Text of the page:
It was to calculate from median and not mean.
    how can assume mean and median to be same

  • Raju says:

    Don’t bother…..Noted …..you assumed normal distribution….

  • Amit Srivastava says:

    Great article. It will help in understanding which topics to focus on for interview purposes.

    • Analytics Vidhya Content Team says:

      Hi Amit,
      Thanks for your encouraging words! The purpose of this article is to help beginners understand the tricky side of ML interviews.

  • chinmaya Mishra says:

    Dear Kunal,

    Few queries i have regarding AIC

    1)why we multiply -2 to the AIC equation
    2)where this equation has been built.

    Rgds

  • Sampath says:

    Hi Manish,

    Great Job! It is a very good collection of interview questions on machine learning. It will be a great help if you can also publish a similar article on statistics. Thanks in advance

  • KARTHI V says:

    Hi Manish,

    Kudos to you!!! Good Collection for beginners

    I Have small suggestion on Dimensionality Reduction,We can also use the below mentioned techniques to reduce the dimension of the data.

    1.Missing Values Ratio
    Data columns with too many missing values are unlikely to carry much useful information. Thus data columns with number of missing values greater than a given threshold can be removed. The higher the threshold, the more aggressive the reduction.

    2.Low Variance Filter
    Similarly to the previous technique, data columns with little changes in the data carry little information. Thus all data columns with variance lower than a given threshold are removed. A word of caution: variance is range dependent; therefore normalization is required before applying this technique.

    3.High Correlation Filter.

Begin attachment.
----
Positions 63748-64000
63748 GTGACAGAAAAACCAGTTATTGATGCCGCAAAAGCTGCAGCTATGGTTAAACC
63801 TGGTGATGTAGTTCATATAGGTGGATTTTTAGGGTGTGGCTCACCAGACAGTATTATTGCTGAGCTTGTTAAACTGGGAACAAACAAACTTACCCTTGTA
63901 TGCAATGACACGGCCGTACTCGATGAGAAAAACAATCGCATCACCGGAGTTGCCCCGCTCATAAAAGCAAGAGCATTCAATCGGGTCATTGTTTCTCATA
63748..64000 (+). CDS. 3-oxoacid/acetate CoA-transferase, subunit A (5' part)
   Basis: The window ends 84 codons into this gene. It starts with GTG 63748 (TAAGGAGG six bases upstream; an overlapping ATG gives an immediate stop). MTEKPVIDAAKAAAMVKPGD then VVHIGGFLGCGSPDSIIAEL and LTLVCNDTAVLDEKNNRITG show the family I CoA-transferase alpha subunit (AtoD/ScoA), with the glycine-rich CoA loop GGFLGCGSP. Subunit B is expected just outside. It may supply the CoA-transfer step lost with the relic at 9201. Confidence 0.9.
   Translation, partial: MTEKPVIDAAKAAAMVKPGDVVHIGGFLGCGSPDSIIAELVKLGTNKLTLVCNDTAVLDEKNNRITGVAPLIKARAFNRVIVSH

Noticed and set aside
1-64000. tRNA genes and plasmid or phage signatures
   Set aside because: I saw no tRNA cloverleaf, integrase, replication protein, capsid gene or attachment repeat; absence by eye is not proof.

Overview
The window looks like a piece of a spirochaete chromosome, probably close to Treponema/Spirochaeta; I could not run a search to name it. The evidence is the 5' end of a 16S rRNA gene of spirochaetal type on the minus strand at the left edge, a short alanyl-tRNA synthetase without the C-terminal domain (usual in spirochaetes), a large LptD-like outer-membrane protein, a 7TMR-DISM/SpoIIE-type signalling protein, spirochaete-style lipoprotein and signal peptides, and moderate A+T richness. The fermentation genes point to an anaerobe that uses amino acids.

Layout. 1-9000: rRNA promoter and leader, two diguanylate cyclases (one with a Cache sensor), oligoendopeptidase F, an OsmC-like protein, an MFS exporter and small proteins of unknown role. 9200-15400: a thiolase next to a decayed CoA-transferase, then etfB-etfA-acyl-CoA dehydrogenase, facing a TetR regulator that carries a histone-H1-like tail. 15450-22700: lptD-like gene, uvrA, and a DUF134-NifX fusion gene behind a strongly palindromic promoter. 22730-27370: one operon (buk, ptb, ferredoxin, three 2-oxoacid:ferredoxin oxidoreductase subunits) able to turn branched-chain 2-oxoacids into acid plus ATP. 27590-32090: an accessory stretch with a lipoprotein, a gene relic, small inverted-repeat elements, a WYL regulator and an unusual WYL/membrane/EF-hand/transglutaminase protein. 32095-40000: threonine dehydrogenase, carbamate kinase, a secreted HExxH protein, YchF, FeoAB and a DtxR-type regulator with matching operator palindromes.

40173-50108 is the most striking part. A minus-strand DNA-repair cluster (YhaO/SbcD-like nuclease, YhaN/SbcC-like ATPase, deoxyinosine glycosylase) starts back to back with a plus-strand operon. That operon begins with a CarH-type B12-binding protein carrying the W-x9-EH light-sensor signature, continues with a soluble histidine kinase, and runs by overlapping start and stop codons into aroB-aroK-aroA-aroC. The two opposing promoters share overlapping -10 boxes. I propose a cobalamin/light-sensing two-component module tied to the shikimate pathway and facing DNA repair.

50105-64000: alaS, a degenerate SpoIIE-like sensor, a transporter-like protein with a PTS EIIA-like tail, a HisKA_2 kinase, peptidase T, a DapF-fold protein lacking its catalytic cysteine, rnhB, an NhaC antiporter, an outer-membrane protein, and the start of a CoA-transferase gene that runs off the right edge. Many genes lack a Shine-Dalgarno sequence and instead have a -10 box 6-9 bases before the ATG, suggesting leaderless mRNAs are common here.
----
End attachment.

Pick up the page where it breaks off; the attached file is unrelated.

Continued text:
Data columns with very similar trends are also likely to carry very similar information. In this case, only one of them will suffice to feed the machine learning model. Here we calculate the correlation coefficient between numerical columns and between nominal columns as the Pearson’s Product Moment Coefficient and the Pearson’s chi square value respectively. Pairs of columns with correlation coefficient higher than a threshold are reduced to only one. A word of caution: correlation is scale sensitive; therefore column normalization is required for a meaningful correlation comparison.

    4.Random Forests / Ensemble Trees

    Decision Tree Ensembles, also referred to as random forests, are useful for feature selection in addition to being effective classifiers. One approach to dimensionality reduction is to generate a large and carefully constructed set of trees against a target attribute and then use each attribute’s usage statistics to find the most informative subset of features. Specifically, we can generate a large set (2000) of very shallow trees (2 levels), with each tree being trained on a small fraction (3) of the total number of attributes. If an attribute is often selected as best split, it is most likely an informative feature to retain. A score calculated on the attribute usage statistics in the random forest tells us ‒ relative to the other attributes ‒ which are the most predictive attributes.